Highlights of the dining room include paintings by Dan Namingha, Tony Abeyta, and Michael Kabotie as well as pottery.
By Gussie Fauntleroy
“I saw your eyes get big,” Betty says to a visitor who has just stepped into the front hall of her home. Betty smiles. She’s used to seeing amazement and pleasure on the faces of guests the first time they walk into the southwestern home she shares with her husband Marvin.
Virtually every square foot of the home’s wall space—in the living room, dining room, every hall, the bedrooms, office, kitchen, even the bathrooms and laundry room—is covered with art. Most of it is contemporary Native American art by such acclaimed artists as Dan Namingha, Allan Houser, Fritz Scholder, Helen Hardin, Tony Abeyta, Michael Kabotie, David Johns, Joe Maktima, Stan Natchez, Clifford Beck, and dozens more.
The master bedroom wall displays three realistic paintings of downtown Gallup, NM, by Navajo artist Laura Shurley Olivas plus recent works by Hopi painter Joe Maktima.
In their 3,000-square-foot home, with art all the way up to the 9- and 12-foot ceilings, the couple at last count had more than 360 works of art on the walls. Another 80 or so pieces of Pueblo pottery grace the shelves, and more than a dozen small sculptures round out the collection.
Intermingled with the North American Indian art are masks andother works by indigenous artists from various countries Marvin and Betty have visited, including Australia, Argentina, Iceland, Ecuador, and Peru. There are even a few paintings by non-Indian southwestern artists on the walls.
This is what happens when a couple collects art not as an investment or for prestige but because they love to live with it: The house gets full. Each new acquisition leads to a round of “musical art,” as Betty and Marvin creatively rearrange to find a place for the new piece. Then, periodically, the couple makes room for more by donating works to museums or giving them to their children. Not a single piece in their collection is stored away; it’s all out to be seen and enjoyed.
The living/family room features artworks by Dan Namingha, N. Scott Momaday, and others as well as rugs, pottery, sculpture, and artifacts.
When Marvin and Betty began collecting Native American art in the early 1980s, they knew little about it except what they liked and didn’t like. Their collecting odyssey began when they came across an article about Chiricahua Apache sculptor Allan Houser in the June 1981 issue of Southwest Art. They liked what they saw. Shortly afterward while driving through New Mexico, they got a firsthand look at Houser’s work at a gallery, which led to the first acquisition in their collection, a small Houser bronze.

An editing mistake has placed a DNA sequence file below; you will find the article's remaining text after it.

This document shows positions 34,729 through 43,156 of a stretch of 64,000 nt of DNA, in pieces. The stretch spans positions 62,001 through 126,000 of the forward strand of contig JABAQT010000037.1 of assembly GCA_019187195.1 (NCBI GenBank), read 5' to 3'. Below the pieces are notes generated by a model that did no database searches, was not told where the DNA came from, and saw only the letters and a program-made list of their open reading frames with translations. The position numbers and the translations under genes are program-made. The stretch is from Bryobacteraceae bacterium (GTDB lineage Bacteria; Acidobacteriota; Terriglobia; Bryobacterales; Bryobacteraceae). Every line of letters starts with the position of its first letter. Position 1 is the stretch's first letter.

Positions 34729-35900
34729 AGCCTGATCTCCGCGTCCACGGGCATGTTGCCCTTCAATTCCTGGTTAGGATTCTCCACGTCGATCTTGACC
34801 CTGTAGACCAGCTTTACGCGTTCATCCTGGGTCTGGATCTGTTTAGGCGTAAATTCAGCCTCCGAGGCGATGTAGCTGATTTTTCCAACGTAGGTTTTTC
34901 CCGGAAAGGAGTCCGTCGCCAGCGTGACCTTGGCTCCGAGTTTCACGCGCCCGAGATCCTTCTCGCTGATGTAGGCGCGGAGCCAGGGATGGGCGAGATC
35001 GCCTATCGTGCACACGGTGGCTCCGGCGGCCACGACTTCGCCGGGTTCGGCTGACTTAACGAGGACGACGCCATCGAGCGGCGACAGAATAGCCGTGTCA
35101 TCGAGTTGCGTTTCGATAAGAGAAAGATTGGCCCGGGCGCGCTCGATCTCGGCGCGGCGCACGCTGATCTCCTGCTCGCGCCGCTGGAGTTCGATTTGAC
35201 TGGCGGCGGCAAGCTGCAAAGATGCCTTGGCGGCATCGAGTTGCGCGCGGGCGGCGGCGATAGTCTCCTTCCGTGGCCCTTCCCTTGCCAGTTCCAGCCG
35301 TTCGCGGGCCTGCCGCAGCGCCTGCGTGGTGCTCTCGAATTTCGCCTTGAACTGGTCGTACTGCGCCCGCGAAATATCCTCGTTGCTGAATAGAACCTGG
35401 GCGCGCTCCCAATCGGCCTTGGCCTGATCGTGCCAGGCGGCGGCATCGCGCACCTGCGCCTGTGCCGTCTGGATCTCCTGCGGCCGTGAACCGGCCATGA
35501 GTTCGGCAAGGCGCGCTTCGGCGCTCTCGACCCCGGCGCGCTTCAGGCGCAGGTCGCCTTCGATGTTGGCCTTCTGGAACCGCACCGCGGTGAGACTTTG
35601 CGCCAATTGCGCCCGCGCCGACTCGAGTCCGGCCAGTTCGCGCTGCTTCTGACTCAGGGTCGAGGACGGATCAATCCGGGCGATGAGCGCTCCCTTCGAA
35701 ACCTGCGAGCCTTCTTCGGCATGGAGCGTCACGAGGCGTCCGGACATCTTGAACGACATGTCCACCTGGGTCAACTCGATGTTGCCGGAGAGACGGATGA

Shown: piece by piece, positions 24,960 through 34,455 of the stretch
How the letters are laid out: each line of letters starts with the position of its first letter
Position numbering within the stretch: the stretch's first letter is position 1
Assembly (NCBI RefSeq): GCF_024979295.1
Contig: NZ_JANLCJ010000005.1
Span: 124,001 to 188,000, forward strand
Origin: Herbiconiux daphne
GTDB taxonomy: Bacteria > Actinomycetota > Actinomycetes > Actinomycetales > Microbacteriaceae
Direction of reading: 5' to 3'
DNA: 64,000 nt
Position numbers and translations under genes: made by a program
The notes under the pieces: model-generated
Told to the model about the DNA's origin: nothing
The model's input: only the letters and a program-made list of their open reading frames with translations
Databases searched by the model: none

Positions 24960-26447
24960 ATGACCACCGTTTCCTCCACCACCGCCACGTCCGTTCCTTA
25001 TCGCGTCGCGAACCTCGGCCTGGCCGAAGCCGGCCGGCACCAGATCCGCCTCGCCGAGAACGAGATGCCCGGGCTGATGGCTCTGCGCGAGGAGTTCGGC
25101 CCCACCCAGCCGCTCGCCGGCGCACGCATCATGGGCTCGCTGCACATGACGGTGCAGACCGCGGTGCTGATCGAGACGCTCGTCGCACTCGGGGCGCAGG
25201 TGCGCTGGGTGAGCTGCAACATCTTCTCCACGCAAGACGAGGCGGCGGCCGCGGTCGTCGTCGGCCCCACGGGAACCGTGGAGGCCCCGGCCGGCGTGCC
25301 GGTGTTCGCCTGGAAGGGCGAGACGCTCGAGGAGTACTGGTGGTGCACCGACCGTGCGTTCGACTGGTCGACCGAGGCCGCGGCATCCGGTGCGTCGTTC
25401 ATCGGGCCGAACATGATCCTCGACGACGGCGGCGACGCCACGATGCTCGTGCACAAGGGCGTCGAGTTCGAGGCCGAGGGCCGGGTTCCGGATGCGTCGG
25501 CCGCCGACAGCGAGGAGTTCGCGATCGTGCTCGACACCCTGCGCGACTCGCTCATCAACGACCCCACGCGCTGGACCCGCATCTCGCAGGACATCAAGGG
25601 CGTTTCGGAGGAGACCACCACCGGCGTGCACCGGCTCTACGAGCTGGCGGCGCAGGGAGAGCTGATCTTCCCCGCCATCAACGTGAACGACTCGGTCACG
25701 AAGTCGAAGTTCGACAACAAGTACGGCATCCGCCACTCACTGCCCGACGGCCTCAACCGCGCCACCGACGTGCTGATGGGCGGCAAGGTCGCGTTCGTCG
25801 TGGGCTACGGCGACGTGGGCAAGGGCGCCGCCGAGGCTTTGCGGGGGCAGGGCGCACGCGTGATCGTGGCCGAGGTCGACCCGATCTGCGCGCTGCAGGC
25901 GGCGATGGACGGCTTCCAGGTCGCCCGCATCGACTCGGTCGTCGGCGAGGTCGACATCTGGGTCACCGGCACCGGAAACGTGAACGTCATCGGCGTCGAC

Before long they settled in the Southwest and began learning about American Indian art. They spent time, in particular, at the student gallery of the Institute of American Indian Art in Santa Fe, where several now-renowned artists were students at the time.
Acrylics by Helen Hardin adorn a curved master bedroom wall; a Richard Hunt mask is featured on the kiva fireplace.
“We began collecting Native American art because we felt we could be personally involved with the art and artists. The Native American art community is relatively small, so we’ve been able to meet most of the artists whose works we’ve collected,” says Marvin as he leads the visitor on an art tour through the house.
Marvin stops in the dining room in front of a large Corn Mother painting by Navajo artist Tony Abeyta. “Part of enjoying this,” Marvin says, smiling, “is that most of the pieces come with a story.”
Just after Abeyta graduated from the IAIA, Marvin and Betty saw a smaller version of a Corn Mother painting at the IAIA student gallery and asked about the artist. They were told he had gone to Italy to study art.
“A few months later the phone rang, and someone said, ‘Hey Marvin, this is Tony! You still want a painting?’ I had to think for a minute to figure out who Tony was,” Marvin recalls, chuckling.
“So Tony came here in a torn T-shirt and torn jeans and said he could do a painting for us.” Marvin asked the young artist how much money he had, and when Abeyta said very little, Marvin volunteered to give him a loan or advance toward the painting. Two weeks later Abeyta brought the painting, and he said, “Be careful, she’s still wet!” Now, 12 years later, Abeyta is an award-winning, internationally acclaimed artist whose paintings command as much as $15,000.